Everyone understands that T4 reporting applies on a cash basis, based on actual pay dates. For example, a bi-weekly pay period may cover work between December 14 and 27, 2013, but the pay day for that work may fall on January 2, 2014. Because the pay day falls in 2014, source deductions and reporting are based on the rules that apply for 2014, meaning any earnings for that pay period are reported on a T4 for the 2014 tax year.
The same applies to off-cycle or irregular payments. For example, commissions earned on sales made in the final quarter of 2013 or retroactive salary increases, effective back to November 1, 2013, may be paid by the employer on January 31, 2014. Since the actual payment date falls in 2014, both are taxable income in 2014 for source deduction and reporting purposes.
However, there may be situations where the break between tax years may not be as clear.
For instance, how does this ‘cash basis’ rule apply to taxable benefits? If an employee is entitled to group term life insurance coverage, effective November 1, 2013, but the carrier bills the employer for this on a retroactive basis in February 2014, which tax year is affected?
The rule is that taxable benefits are taxable when they are received or enjoyed. However, the trick is that what’s ‘received or enjoyed’, in other words, what triggers a taxable benefit, isn’t the same in all cases. Instead, one of 3 basic rules applies:
• A benefit may be ‘received or enjoyed’ when coverage is provided (the group term life insurance above);
• A benefit may be ‘received or enjoyed’ when employees are paid benefits under this coverage (periodic wage loss replacement benefits, partly or wholly employer paid); or
• A benefit may be ‘received or enjoyed’ when the employer pays its share of premiums or contributions (employer-paid contributions to an employee group RRSP).
In other words, you have to know the trigger specific to each taxable benefit, before these can be allocated to the correct tax year.
So far we have looked at situations where wages or benefits increase taxable income across tax years. But there are two other possibilities:
• An earning or benefit amount may be reduced retroactively; or
• A deduction, that lowers taxable income, may be increased retroactively.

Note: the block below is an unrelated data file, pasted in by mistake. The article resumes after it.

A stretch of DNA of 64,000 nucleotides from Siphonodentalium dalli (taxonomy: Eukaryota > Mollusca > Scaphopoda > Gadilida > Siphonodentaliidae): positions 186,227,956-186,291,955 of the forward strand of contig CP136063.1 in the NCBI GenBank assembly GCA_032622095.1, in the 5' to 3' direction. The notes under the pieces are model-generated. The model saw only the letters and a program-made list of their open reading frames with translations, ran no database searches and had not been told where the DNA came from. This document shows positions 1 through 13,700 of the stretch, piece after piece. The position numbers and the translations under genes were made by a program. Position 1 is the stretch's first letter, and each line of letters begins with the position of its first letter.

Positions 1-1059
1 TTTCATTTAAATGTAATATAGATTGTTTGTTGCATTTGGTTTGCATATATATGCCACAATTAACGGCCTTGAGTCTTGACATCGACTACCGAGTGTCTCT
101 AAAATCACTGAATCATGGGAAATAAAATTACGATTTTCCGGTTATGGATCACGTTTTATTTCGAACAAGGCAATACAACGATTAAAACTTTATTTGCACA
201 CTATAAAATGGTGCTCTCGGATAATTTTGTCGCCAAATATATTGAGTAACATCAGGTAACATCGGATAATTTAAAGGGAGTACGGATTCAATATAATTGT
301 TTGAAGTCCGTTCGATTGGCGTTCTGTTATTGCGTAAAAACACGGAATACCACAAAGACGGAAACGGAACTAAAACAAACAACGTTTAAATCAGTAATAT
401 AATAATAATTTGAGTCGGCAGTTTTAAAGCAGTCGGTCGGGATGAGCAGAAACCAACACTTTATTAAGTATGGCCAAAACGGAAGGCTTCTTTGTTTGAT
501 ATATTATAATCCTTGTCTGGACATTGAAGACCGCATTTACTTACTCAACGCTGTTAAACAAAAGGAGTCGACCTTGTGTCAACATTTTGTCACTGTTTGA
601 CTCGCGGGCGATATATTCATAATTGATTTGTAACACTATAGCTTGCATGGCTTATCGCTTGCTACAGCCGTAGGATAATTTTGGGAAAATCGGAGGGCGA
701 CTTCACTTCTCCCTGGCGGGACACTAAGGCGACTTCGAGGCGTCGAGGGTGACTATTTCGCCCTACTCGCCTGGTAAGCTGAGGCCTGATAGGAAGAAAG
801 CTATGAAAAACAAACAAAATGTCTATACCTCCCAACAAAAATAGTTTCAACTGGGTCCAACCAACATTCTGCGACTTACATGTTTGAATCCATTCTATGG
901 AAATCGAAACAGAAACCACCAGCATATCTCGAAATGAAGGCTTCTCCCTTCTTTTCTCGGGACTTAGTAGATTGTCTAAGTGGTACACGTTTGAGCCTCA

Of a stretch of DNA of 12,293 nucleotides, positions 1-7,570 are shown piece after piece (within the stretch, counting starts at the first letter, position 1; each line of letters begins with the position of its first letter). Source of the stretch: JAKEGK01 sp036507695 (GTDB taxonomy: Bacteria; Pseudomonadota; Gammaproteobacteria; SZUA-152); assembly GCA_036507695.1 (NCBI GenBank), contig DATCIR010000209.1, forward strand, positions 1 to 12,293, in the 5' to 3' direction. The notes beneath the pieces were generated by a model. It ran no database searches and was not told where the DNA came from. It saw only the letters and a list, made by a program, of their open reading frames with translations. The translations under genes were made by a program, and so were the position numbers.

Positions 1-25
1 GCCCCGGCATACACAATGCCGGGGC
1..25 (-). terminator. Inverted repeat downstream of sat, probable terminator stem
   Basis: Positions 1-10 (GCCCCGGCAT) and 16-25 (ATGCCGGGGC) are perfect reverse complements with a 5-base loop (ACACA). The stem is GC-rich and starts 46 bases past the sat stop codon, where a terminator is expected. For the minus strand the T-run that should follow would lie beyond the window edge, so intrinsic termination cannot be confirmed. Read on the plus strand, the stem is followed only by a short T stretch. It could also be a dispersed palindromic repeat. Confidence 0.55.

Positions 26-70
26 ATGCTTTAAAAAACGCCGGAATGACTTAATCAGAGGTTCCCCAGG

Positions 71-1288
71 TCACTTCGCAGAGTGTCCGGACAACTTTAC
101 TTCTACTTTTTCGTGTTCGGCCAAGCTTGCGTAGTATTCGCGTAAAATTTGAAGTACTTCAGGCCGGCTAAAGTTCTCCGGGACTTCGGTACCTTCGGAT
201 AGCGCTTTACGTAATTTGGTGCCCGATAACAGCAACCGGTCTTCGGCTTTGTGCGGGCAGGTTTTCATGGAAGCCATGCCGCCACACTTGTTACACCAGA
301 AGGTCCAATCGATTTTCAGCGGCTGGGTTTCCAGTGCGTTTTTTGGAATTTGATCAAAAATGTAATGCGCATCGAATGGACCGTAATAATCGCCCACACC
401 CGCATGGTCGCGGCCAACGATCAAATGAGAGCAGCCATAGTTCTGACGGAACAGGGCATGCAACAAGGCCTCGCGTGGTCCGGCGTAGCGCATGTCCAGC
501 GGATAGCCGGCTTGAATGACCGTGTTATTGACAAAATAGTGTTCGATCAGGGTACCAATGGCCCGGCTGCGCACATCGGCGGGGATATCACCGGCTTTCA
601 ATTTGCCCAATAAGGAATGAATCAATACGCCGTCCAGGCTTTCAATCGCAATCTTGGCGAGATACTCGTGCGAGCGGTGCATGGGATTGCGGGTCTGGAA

It’s not very often that employee gross wages would be reduced retroactively, but it does sometimes happen. In organizations with more than one BN, this may happen when employees are transferred between BNs on a retroactive basis. For example, an employee was transferred between BNs on November 1, 2013, but this transfer wasn’t recorded in payroll until February 1, 2014. The effect is to reduce gross taxable income in the old BN and increase it in the new BN. The reduction in the old BN applies to the 2013 tax year, lowering the T4-reportable income in that BN for 2013. Meanwhile, the corresponding transfer into to the new BN is only taxable in 2014. The result is that taxable income has been shifted out of 2013 and into 2014, distorting the employee earnings reported in these tax years. If you find yourself in this situation, it would be better to either bring the effective date of the transfer forward into 2014 or directly transfer the related labour costs between the two different BNs through your accounting system, rather than as a retroactive payroll adjustment.
There are a series of deductions that employers must use to lower income tax withholdings. These include employee RCA, RPP and RRSP contributions, as well as union dues, child support payments, made under agreements or orders dated prior to May 1, 1997, and all spousal support payments.
RRSP and RPP deductions are typically tied to a specific set of earnings. If these earnings are increased retroactively, there is a corresponding increase in the deductions required. For example, an employee’s regular hourly rate is increased in 2014 on a retroactive basis back to October 1, 2013. From that date to year-end, regular hourly wages are increased by $4,000. The employee contributes 4% of regular wages to a group RRSP and these contributions are matched, dollar for dollar by the employer. On $4,000, the RRSP contributions owing are $160, employee and employer.
Which tax years are affected by these retroactive transactions? In all cases, these transactions affect only the 2014 tax year. Since wages are taxable income on a cash basis, the $4,000 retroactive increase in hourly wages is taxed in 2014, using the bonus method, and reportable on a T4 for the 2014 tax year. Since RRSP contributions are allocated to the tax year in which they are made, the $160 in RRSP contributions owing reduce the income tax on the $4,000 bonus itself. Similarly, the matching employer RRSP contribution is reportable as a taxable benefit on the T4 for 2014.
Alan McEwen is a Vancouver Island-based HRIS/Payroll consultant and freelance writer with over 20 years’ experience in all aspects of the industry. He can be reached at email@example.com, (250) 228-5280(250) 228-5280 or visit http://www.alanrmcewen.com for more information.